I’m not usually inclined to watch Deal Or No Deal. It’s not appointment television for me by any means. But it is on prior to several shows that are appointment television for me, most particularly Heroes, and so I will, on occasion, watch parts of it. If you don’t know how it’s played, here’s a nice Wiki write-up.
So anyway, last night’s contestant was a big ol Southern guy, currently unemployed, living in his sister and brother-in-law’s basement. His sister, brother-in-law, and best friend were there as his supporters. He got off to a nice start, eliminating lower-valued briefcases from the board, and at one point, getting a $218,000 offer from the banker.
Now here’s the thing. After accounting for the fact that you’d probably lose roughly 35% to taxes, with $218,000, you’d clear around $140,000. I don’t know about you, but $140,000 would pay off all my debt, buy a new car, and give me a serious down payment on a house (or, if not a house, cover rent payments for four to five years) with some left over, and I’m absolutely certain I probably have more debt than our contestant. I’d have jumped so fast at the deal it would make head spins, which probably eliminates me from the contestant pool because I’d be too willing to make a deal instead of gambling and still playing.
Not last night’s Brainiac, however. He chose to keep playing, after a couple more rounds of choosing briefcases, was down to a $57,000 or so offer from the banker. There was only one high value briefcase left on the board, the $750,000 one, and approximately five low value ones. But he kept playing, eliminating several low value briefcases, until there were only three left: the $750,000, the $100, and the $10. This prompted an offer from the banker of $150,000, which after taxes would still be roughly $98,000. I’m no longer making a down payment on a house with that, but I’m still paying off all my debt, buying a new car, paying rent on a new place for a year, and having some left over.
Encyclopedia Brown’s support group was mixed. His brother-in-law and best friend were telling him to say no deal and eliminate another briefcase. But not his sister. Oh no. You could tell she wanted nothing so much in the world as for him to take the money and move the hell out of her house. When he said no deal, she plopped down in her chair, unable to watch what happened next. So what happened next? The next briefcase he picked held the $750,000, meaning his prize was either $100 or $10. He rejected the banker’s offer of $55, a split of the difference, and then walked away with $10, roughly, oh, $217,990 less than he could have had.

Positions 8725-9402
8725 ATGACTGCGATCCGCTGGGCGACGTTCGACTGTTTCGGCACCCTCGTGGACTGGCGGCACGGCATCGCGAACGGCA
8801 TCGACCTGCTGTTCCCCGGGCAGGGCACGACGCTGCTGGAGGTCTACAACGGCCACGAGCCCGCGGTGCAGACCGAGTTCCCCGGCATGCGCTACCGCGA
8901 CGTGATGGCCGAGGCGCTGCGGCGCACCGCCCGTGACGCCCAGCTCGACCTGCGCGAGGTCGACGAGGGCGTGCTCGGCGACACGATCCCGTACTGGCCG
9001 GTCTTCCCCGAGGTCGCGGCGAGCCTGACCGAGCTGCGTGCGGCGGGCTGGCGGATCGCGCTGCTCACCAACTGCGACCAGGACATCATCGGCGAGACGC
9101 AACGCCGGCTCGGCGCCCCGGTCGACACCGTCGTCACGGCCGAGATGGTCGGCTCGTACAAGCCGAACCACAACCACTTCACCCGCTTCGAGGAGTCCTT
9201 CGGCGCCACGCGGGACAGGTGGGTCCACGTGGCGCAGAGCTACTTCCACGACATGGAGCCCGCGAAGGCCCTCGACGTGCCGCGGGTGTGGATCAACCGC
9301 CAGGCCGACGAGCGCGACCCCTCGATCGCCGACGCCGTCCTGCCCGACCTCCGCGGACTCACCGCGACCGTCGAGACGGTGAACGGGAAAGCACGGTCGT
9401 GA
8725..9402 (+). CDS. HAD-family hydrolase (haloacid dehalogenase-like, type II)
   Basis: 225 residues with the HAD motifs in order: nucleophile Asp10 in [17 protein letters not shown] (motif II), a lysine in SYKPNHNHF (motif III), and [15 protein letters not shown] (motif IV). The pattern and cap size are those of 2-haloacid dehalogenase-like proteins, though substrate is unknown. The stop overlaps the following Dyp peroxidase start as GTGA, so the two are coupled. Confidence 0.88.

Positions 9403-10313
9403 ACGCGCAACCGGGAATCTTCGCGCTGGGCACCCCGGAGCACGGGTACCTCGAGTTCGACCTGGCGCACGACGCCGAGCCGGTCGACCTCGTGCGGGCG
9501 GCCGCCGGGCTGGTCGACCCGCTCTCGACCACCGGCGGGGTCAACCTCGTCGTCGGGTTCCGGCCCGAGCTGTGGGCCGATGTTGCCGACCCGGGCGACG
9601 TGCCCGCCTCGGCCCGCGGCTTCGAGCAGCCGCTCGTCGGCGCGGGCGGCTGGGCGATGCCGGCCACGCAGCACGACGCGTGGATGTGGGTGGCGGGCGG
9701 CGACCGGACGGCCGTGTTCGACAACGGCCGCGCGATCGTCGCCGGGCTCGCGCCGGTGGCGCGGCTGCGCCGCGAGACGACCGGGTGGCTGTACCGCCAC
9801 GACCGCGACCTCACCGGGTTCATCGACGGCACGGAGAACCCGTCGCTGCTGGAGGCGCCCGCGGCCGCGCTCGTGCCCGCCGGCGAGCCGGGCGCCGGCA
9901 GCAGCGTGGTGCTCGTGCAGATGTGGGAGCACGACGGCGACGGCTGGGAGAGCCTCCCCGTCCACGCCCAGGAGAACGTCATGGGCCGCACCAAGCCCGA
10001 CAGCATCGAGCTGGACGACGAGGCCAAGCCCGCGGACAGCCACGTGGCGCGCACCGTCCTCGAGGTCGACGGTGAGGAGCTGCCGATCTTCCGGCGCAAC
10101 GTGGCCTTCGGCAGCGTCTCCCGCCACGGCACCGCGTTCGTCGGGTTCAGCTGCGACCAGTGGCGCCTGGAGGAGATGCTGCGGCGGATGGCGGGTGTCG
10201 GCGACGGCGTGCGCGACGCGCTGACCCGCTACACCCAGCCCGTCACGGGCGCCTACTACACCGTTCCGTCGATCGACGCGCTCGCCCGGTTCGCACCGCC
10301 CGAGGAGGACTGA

So why am I writing? Is it to comment on a show so idiotic that the only skill you need is to be able to identify the numbers between 1 and 26? Is it to comment on the gambling mentality that says keep playing long after the odds have shifted against you? No. It’s because of this.
As they kept eliminating briefcases, they would update and say things like “You started with a 1 in 26 chance of having a highest remaining dollar value briefcase and you now have a 1 in 20 chance!” But I don’t think this is correct. If you turned your briefcase in each round and selected a new one, yes, when you selected your new one you would have a 1 in 20 chance, but you don’t do that. So instead, you still have just a 1 in 26 chance, the original odds when you chose your original briefcase. Because your briefcase doesn’t change during the course of the game, the original odds don’t change. At least that’s how I see it intellectually.
Yet, somehow, this doesn’t seem right intuitively. By the time you are down to three suitcases, you have a one in three chance that the briefcase you initially chose has the highest remaining dollar value. Right? Or are we talking two different things? Is it that you still have the 1 in 26 chance you chose the highest remaining dollar value briefcase initially, but the odds that you have the highest remaining dollar value briefcase in your possession changes as briefcases are eliminated? Does that make sense? Help me, mathletes!